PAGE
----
What Is A Rep And Set? How Many Reps & Sets Should You Do?
Summary: What is a rep? What is a set? How many reps should you do for an exercise to build muscle? 10, 20 or 30? Read on and find out!
What is a rep and set? How many reps should you do? These are sensible questions to answer before starting a workout program.
Why is that so?
You cannot simply design a weight-training program without learning about these two important terms. If you do, you’d just waste your effort and time, not mentioning training would be directionless – anything goes. And that’s not right.
So to get you on the right track, learn what a rep and set is in this article, and then later figure out how many reps you should do. Let’s get started.
What Is A Rep and Set?
At the very least, a repetition (rep) is a complete motion of your exercise, while a set is a group of these reps.
Sometimes you’d hear your coach saying, “Do two sets of eight reps of a leg press.” It means that you should do eight consecutive repetitions of leg press and then rest before doing another eight reps of the exercise to complete the two sets.
Let’s discuss it further.
What Is A Rep?
Rep is a term used by fitness professionals to refer to repetitions, which define the number of times to do an exercise.
[But then, some coaches will also give you a specific time to complete the reps to determine your fitness level, if you’ve just started.]
What Is A Set?
On the other hand, Weight Lifting Set or simply “Set” is a term referring to the number of sets to do the specified number of reps.
So just as mentioned above, if you’re advised two sets, it means that you need to complete the exercise using the prescribed reps twice (e.g. 12 reps completed is a set).
How Many Reps Should You Do?
The number of repetitions depends on your level – beginner, experienced or going back after an indefinite break from exercise as well as on your goals.
- To get big and strong, you can do at most 10 reps per set.
- To develop a training to improve function in everyday life or tone your muscles, you can do at most 12 reps for each set.
What To Remember?
In determining the number of reps, you should avoid doing more than 10 reps using very light resistance because it won’t stress your muscles enough to bring in the results you need.
Additionally, think of mixing and matching the number of reps to do per exercise if you have a different goal other than what’s stated above.
For example, you may want to consider working out with a heavier weight in one day if you want to improve your endurance, grow bigger and get stronger, and then lighter intensity workout in the following workout session.
Whatever combination you use, always monitor how you are feeling after the workout because your body may be responding better to one type of weight training than on another.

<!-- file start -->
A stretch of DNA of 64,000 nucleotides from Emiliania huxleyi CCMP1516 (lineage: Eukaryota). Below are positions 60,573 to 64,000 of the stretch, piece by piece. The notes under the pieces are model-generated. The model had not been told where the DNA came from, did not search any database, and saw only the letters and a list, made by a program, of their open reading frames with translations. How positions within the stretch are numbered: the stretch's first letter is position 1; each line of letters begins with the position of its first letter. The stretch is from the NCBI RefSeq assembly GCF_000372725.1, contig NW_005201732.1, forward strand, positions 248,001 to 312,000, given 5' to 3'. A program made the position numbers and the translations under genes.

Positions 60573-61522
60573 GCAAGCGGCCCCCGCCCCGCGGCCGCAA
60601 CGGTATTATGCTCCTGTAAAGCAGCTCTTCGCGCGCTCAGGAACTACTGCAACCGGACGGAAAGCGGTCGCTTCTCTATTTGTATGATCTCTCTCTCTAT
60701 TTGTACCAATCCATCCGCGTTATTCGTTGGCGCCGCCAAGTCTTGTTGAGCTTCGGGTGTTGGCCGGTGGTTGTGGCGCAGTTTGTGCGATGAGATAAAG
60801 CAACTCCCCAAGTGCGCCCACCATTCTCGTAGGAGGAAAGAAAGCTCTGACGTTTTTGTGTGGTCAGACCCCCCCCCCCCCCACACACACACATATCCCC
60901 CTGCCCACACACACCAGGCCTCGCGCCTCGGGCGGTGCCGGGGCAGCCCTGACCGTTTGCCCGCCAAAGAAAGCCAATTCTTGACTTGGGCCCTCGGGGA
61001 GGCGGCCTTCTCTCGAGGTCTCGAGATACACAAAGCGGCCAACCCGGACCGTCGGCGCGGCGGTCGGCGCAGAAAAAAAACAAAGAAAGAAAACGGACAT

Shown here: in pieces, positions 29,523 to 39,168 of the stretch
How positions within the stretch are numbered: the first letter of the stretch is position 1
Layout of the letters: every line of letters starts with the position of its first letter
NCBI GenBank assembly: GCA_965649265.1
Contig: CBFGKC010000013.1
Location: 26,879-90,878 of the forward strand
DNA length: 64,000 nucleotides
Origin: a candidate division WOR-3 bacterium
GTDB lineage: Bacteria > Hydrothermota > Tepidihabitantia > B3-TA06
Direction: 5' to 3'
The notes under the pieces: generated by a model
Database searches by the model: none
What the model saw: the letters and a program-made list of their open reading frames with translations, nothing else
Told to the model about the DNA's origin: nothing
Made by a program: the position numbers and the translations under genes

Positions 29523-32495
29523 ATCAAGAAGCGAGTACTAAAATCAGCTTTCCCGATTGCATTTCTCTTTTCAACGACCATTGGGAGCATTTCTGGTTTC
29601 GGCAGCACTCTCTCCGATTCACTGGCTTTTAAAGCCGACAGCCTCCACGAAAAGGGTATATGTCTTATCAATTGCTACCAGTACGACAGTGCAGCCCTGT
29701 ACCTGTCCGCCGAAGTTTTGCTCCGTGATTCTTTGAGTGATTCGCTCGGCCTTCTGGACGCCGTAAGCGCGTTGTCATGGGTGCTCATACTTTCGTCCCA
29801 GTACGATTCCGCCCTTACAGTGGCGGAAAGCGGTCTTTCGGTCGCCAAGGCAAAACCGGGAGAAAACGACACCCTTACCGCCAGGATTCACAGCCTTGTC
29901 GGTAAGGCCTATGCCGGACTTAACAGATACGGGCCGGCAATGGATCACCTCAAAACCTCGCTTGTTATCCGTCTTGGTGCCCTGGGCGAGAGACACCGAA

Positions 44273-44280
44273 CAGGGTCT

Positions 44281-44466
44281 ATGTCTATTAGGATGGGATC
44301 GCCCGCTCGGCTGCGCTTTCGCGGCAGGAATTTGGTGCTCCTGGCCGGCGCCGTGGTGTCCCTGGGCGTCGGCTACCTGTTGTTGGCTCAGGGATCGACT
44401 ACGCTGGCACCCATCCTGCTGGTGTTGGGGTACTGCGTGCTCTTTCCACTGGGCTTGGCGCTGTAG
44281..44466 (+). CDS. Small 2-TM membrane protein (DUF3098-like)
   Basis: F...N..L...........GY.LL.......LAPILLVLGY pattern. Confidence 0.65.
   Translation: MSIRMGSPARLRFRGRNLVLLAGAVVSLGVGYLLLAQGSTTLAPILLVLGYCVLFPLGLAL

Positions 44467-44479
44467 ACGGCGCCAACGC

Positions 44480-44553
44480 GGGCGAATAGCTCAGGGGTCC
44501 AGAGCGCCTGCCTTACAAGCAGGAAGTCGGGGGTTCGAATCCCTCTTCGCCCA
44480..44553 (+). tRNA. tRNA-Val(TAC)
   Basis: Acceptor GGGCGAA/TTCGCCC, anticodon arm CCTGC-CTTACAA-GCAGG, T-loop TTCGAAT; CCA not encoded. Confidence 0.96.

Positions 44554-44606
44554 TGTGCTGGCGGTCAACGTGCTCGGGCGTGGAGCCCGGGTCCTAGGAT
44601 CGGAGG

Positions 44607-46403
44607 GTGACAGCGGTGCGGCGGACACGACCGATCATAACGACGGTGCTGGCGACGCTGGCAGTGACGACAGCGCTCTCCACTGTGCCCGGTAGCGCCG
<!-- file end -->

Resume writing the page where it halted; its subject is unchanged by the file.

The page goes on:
Make sure to adjust the resistance that you’re using for every exercise, but see to it that you’re using more weight for your:
Then less weight for your:
But even if you’re doing a variety of exercises for a specific muscle group, you still need to adjust the intensity for the best results. For instance, you might be able to manage a heavier weight when working out using a flat bench machine than you can with an incline bench.
However, you should always use a heavy enough resistance whatever the number of reps you do so that you can stress your muscles enough in the last rep, but not to the point of struggling with a bad form.
[After a month of training, trainees usually go to a muscular failure, meaning they experience difficult last rep to the point that they find it hard to do one more.]
- Have a journal and record how much weight you’re lifting for every exercise to avoid experimenting over again if you’re not training with a fitness coach.
- However, avoid locking yourself in a specific and fixed weight in each session. Remember that you could be feeling stronger on a specific day than you were the other day. In that case, you should always be ready to adjust your workout intensity.
- Finally, if you’re looking to build a competitive sport physique like that of football pros, aim at between 10 and 20 reps for each muscle group.
Other factors to determine rep numbers
- Length of training
- Fitness/training goals
- Fitness level –untrained, beginner, novice, advanced
- Body type – skinny, plump, muscular
- Sports to participate, if any
Knowing what is a rep and set will help you get the most out of your workouts. They can give you an insight on the number of times and sets to do an exercise to grow big, get strong, improve endurance or enhance flexibility, among other goals in mind.
A fitness coach can help you determine the appropriate reps and set based on the factors, including your age, fitness level and training goals mentioned above.
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